What is a Catholic Studies Program?
By Joseph Stuart on May 13, 2010

Perhaps the purpose of an educational system is to foster a common world of moral and intellectual values, a common memory that helps a given culture maintain itself. Specialized education, while important at the graduate level, can hinder the education of the rising generation of undergraduate students into such a common memory.


"Important" Academic Issues # 1--Chalk vs. Whiteboard
By RJ Snell on May 13, 2010

I'm sure Socrates would agree, you shouldn't write important things down, but if you must, then use CHALK.


A Man Walks into a Donut Shop . . .
By Dr. Andrew Michael Yuengert on May 18, 2010


. . . and orders three donuts, walks to his car, and wolfs them down. A successful cost-benefit calculation? Or a decision made, if not exactly against his will, nevertheless to his own detriment? Economics, politics, and human choice.


Explaining Alice
By Jessica Hooten on May 18, 2010

Burton's Alice in Wonderland was recently released, sparking all sorts of renewed cynicism towards Lewis Carroll concerning his proposed drug-use and fascination with little girls. My university's Sigma Tau Delta selected the book for this semester's book club in hopes that the timing with the film would increase the audience. (Since I've offered extra credit for my 100 students, I don't think attendance will be a problem.) They asked myself and another professor to be the primary speakers and host a panel where students may ask us questions about the book.

After spending the last two weeks (in what I could call "spare" time, though I'm not sure what that phrase means) reading Alice again, Carroll's biography, books on Alice, etc., I finally wrote a paper. The contents were unexpected to me, and I know they'll be surprising to my audience this evening. I found myself relying on G.K. Chesterton's Orthodoxy to understand the profound importance of this nonsense work. Who'd 've thunk orthodoxy would go well with nonsense?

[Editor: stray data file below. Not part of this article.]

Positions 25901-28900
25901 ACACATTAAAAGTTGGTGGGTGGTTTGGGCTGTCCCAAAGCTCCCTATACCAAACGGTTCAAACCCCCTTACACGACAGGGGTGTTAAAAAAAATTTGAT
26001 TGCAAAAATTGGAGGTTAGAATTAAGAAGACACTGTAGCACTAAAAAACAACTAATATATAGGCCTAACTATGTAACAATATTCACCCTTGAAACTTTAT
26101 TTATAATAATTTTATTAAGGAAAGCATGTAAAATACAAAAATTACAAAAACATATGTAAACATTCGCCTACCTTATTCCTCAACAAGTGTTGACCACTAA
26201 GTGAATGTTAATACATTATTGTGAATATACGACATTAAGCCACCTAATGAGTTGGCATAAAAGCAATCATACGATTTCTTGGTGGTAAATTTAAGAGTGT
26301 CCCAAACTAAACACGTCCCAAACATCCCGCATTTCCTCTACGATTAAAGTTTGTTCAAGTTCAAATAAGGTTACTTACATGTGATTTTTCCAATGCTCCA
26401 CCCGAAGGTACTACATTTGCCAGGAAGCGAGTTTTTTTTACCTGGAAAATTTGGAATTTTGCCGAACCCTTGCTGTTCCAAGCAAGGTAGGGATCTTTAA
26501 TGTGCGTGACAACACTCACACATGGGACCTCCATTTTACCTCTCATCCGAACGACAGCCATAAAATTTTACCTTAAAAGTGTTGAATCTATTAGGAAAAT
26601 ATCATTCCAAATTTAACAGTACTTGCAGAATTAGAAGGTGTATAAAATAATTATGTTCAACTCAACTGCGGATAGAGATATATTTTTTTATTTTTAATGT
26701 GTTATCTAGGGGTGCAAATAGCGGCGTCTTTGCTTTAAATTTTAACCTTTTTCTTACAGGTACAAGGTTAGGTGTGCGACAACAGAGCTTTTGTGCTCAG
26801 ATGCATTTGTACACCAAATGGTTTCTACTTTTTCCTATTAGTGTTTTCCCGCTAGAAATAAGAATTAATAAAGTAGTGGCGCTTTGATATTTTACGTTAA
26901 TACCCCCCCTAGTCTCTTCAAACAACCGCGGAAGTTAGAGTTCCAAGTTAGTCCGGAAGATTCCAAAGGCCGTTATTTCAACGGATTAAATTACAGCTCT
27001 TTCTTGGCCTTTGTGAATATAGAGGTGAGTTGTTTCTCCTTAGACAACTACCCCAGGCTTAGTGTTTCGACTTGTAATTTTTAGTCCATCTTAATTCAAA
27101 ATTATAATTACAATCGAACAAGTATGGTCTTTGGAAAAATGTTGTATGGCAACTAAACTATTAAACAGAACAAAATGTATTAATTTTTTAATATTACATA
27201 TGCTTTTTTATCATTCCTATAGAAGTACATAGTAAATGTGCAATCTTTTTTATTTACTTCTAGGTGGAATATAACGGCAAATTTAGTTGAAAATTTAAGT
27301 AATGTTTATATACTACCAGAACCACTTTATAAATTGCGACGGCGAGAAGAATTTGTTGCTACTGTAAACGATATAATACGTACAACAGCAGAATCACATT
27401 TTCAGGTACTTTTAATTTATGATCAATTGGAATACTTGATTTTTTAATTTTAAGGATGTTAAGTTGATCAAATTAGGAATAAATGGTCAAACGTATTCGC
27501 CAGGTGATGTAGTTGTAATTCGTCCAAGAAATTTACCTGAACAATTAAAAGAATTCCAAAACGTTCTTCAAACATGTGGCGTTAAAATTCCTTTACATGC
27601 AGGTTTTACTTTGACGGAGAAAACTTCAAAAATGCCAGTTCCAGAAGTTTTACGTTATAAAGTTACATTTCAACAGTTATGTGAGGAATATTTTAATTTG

What I discovered is that Alice's adventures accomplish what Chesterton asserts all people need: a foot in fairyland. Chesterton believes this foot away from earth stabilizes; its madness keeps us sane. Wonderland not only reveals our ridiculous emphasis on reason by parodying it, but paradoxically its nonsense also counters our dependence on reason.

Chesterton writes in Lunacy and Letters, "Carroll's works should be read by sages and gray-haired philosophers in order to study the darkest problems of metaphysics, the borderland between reason and unreason, and the nature of the most erratice of spiritual forces, humor, which eternally dances between the two." He meant this appraisal of Carroll's works.

In Wonderland, Alice is questioned about who she is and where she is going and where she wants to go, and she has no answers. Because she does not know who she is, she does not know where to go. The implications are intriguing. Tonight, I hope not to explain Alice, but to draw out these implications. I hope that by reminding students how to wonder about these questions, they'll find the answers. Perhaps, like Alice, they'll leave the lecture saying, "It's no use going back to the beginning, for I was a different person then."